A member of the 3rd Marine Division observes his fire sectors during an Army-led exercise at Pohakuloa Training Area, Hawaii, in November 2023.

A member of the 3rd Marine Division observes his fire sectors during an Army-led exercise at Pohakuloa Training Area, Hawaii, in November 2023. (Eric Huynh/U.S. Marine Corps)

FORT SHAFTER, Hawaii — The Army is proposing renewing a lease for almost 20,000 acres of state land on Hawaii’s Big Island, despite the conclusion of an environmental assessment released Friday that such use could adversely impact Hawaiian cultural practices and environmental justice.

The Army is seeking renewal of its lease for state land within Pohakuloa Training Area, a 132,000-acre live-fire training range made up of mostly federally owned land.

The state granted the Army a 65-year lease in 1964 for 23,000 acres, and the Army has sought to renew the lease ahead of its expiration in 2029.

The Army is proposing a lease renewal for 19,700 acres, roughly 14% less land than the original lease, according to the assessment.

In April 2022, the Army released a draft environmental impact statement that considered several lease alternatives, from retaining the full 23,000 acres to leasing as little as 10,100 acres.

That impact statement did not offer up a preferred alternative by the Army, but it did conclude that none of the alternatives posed significant adverse impacts to the environment.

The lease renewal has faced opposition from local activists who say the Army has not properly maintained the state land as required under the lease and argue more broadly that the U.S. military’s footprint covers too much of the state.

A Hawaii judge in 2018 ruled that state officials had failed to ensure the Army maintained the range and protected Hawaiian cultural interests — as required in the lease — in a lawsuit filed by Native Hawaii cultural practitioners.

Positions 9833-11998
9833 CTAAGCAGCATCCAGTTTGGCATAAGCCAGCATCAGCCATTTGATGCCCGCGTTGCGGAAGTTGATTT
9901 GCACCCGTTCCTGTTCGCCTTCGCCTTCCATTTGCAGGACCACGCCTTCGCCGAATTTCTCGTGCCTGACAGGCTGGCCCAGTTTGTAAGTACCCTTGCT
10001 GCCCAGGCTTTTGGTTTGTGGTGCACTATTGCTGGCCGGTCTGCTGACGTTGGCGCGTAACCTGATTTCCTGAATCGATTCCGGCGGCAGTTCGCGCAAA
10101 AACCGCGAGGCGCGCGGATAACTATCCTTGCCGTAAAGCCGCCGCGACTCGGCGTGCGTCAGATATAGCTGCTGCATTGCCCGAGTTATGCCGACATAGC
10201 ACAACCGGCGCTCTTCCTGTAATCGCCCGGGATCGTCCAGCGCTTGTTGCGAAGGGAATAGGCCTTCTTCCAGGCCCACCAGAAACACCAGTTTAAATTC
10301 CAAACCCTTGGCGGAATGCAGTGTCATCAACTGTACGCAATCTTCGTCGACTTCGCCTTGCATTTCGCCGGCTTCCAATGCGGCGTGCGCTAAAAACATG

An online petition calling on Hawaii’s governor and the board of the Hawaii Department of Land and Natural Resources to not renew the lease had more than 9,769 signatures as of Friday.

The Army received hundreds of responses during a public comment period in 2022 concerning its draft statement, which were incorporated into and published with the just-released assessment. Many of those comments focused on concerns about land use, biological resources, cultural practices and hazardous substances.

The Army maintains that the Pohakuloa Training Area, including much of the leased state land, is crucial to the nation’s security.

“The geographical location of Hawai‘i is a strategic one for national defense and rapid deployment of military forces, and the island plays a key role within the U.S. Indo-Pacific Command area of responsibility to help achieve U.S. national security objectives and protect national interests,” the second impact statement states. “PTA is the only Army Major Training Area in Hawai’i, making it the Army’s primary ground maneuver tactical training area supporting home-station, joint, and multinational training in the State.”

Other service branches use the training area, particularly Oahu-based Marines.

If granted the lease renewal, the Army proposes adopting mitigation measures to counter the findings of significant adverse impact regarding Hawaiian cultural practices, land use and environmental justice.

For example, the Army would formalize a request process that would enable Native Hawaiians and cultural practitioners to promote and preserve practices and resources.

The Army would also “explore options to provide unlimited cultural access to specific locations to be determined in consultation with Native Hawaiians and cultural practitioners,” the environmental assessment states.

The Army is soliciting public comment on the second environmental assessment through June 7. It can be found at

Written comments can be emailed to or mailed to ATLR PTA EIS Comments, P.O. Box 3444, Honolulu, HI 96801-3444.

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Wyatt Olson is based in the Honolulu bureau, where he has reported on military and security issues in the Indo-Pacific since 2014. He was Stars and Stripes’ roving Pacific reporter from 2011-2013 while based in Tokyo. He was a freelance writer and journalism teacher in China from 2006-2009.

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